Gordon-Smith: Rueben Mesa, MD, actually gave a paper at EHA on pegylated interferon. It’s not free of side effects, of course, but again it gives us a standard, or at least a comparator, to work against.

        Munir Ghesani, MD: In the past, we used to see the referrals in a preselected patient population where we would give particle therapies to these patients. It seems to have been phased out. I don’t see any more referrals for phosphorus-32 or any of the therapies in these patients.

        Jacob: That has been phased out. Hydroxyurea works well in polycythemia vera, as it does in ET. We have another drug, anagrelide (Agrylin, Shire). The increased leukemogenesis that was found with [phosphorus-32] led people to say, “Why use it if we have other drugs that work just as well?”

        That dots the i’s and crosses the t’s of what Ted Gordon-Smith was talking about. We have good ways of dealing with benign conditions. The average median survival in polycythemia vera is probably around 20 years or more, so we’re not dealing with a situation that you have to possibly produce a lethal leukemia, and so we don’t use [phosphorus-32 ] anymore.

        Developments of JAK mutations

        Joseph Aisner, MD: Do we know anything about the nature of the mutations? Are they activating?

        Jacob: The JAK2 is thought to be an activating mutation and it can’t be inhibited.

        Aisner: Single mutation or double mutation?

        Jacob: The major one has been a single mutation. There may be a couple of others, but probably well more than 90% have been a single mutation. But it’s also been pointed out these drugs work regardless of whether the patient has a mutation or not, so that was another indication that we’re not dealing with a specific problem that’s causing the disease that we’re able to inhibit. If a patient has got wild cytokine-like quality-of-life problems, it makes sense to give them something that will help that, even though we’re not specifically dealing with a causative mutation and we don’t know what the cause of myelofibrosis is. My guess is it probably is going to be several causes. In fact, there have been several other mutations found in 10% or 15% of patients. It reminds one of the muddy thinking that goes on in the myelodysplastic syndrome. It’s not a syndrome. It’s multiple causes and multiple diseases, and we get clogged up thinking about a cure for any one of them. The same thing is going to happen here. These agents seem to work well with the cytokine problems that these patients have and have nothing whatsoever to do with the underlying hematopoietic abnormality and/or the secondary fibrosis that occurs.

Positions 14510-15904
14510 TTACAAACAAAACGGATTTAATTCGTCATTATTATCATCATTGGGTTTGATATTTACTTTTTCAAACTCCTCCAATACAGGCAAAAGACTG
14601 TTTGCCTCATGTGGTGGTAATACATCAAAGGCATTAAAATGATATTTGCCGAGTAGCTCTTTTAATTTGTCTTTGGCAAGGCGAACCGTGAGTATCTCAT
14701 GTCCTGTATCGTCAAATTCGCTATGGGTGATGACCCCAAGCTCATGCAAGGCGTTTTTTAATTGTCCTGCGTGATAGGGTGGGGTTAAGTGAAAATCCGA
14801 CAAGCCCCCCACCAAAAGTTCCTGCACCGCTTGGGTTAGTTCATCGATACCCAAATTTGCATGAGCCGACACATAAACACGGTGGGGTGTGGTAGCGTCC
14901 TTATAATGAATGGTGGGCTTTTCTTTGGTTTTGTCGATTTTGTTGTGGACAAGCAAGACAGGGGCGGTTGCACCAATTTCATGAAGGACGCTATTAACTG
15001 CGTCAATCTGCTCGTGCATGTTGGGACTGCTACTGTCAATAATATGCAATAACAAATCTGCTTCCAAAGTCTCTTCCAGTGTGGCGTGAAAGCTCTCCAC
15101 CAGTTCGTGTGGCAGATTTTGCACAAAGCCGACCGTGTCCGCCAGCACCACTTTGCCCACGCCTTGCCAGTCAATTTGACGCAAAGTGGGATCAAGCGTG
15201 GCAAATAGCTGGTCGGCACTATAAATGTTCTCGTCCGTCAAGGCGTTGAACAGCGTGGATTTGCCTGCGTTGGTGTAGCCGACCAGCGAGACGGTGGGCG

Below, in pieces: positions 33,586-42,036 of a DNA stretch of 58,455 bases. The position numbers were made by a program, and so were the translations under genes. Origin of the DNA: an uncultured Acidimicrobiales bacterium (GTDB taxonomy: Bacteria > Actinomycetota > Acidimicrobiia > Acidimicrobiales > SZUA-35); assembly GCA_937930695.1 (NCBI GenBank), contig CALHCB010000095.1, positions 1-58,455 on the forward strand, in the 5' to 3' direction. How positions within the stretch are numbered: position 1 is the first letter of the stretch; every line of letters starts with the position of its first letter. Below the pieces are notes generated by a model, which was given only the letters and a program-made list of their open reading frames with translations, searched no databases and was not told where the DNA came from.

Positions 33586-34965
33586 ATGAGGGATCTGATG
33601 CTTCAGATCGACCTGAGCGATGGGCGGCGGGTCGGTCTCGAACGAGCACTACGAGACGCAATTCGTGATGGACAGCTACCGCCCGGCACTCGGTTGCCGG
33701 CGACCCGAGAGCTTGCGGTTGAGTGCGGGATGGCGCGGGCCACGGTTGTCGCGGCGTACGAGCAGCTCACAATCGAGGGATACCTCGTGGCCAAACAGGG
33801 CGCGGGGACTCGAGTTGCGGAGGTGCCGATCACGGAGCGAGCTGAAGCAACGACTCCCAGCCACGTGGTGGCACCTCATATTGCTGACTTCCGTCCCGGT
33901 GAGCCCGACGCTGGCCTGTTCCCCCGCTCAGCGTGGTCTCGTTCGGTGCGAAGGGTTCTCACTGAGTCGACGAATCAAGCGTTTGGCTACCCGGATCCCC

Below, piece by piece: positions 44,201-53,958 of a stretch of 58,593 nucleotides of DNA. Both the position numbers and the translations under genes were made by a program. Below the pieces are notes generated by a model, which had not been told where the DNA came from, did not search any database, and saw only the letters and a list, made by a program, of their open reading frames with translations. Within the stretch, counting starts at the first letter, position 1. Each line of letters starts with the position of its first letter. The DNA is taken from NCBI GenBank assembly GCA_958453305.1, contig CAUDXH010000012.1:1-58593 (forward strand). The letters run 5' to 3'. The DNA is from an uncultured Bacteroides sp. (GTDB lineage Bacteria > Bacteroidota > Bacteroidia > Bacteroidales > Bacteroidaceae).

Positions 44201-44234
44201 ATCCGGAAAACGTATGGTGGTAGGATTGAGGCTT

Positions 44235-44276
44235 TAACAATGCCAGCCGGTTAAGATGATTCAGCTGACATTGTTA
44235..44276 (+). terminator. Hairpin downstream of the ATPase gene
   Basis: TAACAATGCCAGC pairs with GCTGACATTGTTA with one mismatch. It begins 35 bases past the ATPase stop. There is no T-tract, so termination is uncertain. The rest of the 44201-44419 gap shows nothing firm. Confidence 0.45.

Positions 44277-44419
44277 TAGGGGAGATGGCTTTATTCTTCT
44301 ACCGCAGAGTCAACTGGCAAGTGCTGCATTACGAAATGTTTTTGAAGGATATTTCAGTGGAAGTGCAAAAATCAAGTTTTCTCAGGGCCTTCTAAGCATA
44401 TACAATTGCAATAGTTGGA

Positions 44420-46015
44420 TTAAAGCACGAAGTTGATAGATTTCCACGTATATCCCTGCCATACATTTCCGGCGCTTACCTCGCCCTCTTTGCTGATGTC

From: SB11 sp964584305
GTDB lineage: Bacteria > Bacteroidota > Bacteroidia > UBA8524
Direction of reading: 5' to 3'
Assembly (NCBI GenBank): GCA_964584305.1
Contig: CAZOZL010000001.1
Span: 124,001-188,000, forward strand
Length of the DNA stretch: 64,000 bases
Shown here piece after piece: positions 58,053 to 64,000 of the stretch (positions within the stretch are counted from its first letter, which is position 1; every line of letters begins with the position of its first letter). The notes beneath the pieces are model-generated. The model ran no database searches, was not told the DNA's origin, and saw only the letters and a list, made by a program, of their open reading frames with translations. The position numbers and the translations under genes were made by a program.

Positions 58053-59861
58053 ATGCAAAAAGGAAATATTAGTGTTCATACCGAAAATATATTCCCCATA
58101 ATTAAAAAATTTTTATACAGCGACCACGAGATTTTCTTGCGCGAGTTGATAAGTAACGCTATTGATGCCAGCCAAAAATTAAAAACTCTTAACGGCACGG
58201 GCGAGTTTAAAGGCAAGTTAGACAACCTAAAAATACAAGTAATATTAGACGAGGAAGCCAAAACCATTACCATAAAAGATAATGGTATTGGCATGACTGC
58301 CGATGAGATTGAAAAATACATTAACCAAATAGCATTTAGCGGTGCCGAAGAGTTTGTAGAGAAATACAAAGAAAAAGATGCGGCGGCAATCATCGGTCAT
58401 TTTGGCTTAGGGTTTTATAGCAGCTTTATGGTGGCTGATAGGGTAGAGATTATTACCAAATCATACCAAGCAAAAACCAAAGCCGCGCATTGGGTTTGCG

Gordon-Smith: With regard to the other mutations that occur in a relatively small proportion of myelofibrosis, they’re all on the JAK-STAT hematopoietic pathway. They’re not different genes. That’s why it has something to do with, or an important part to play in, myelofibrosis. But obviously, it’s not the only part.  If you turn off the JAK2-STAT pathway, you improve at least temporally the problems associated with myelofibrosis. 

        Coleman: Whatever happened to platelet-derived growth factor?

        Gordon-Smith: It’s lurking about, but it’s further down the pathway as the cause of fibrosis. And that’s interesting because, of course, the response in immune thrombocytopenia to patients who do not have inhibition of megakaryocytopoiesis but have what we expect, the proliferation, are they the ones that get more of the fibrosis? That’s what you would expect, but I’m not sure that it’s been studied.

        • Gowin K. Haematologica. 2012;doi:10.3324/haematol.2011.061390.
        • Tefferi A. N Engl J Med. 2011;365:1455-1457.
        • Verstovsek S. Abstracts #278, #793 and #3851. Presented at: 53rd ASH Annual Meeting and Exposition; Dec. 10-13, 2011; San Diego.
        • Drs. Jacob, Gordon-Smith, Rao, Coleman, Ghesani and Aisner report no relevant financial disclosures.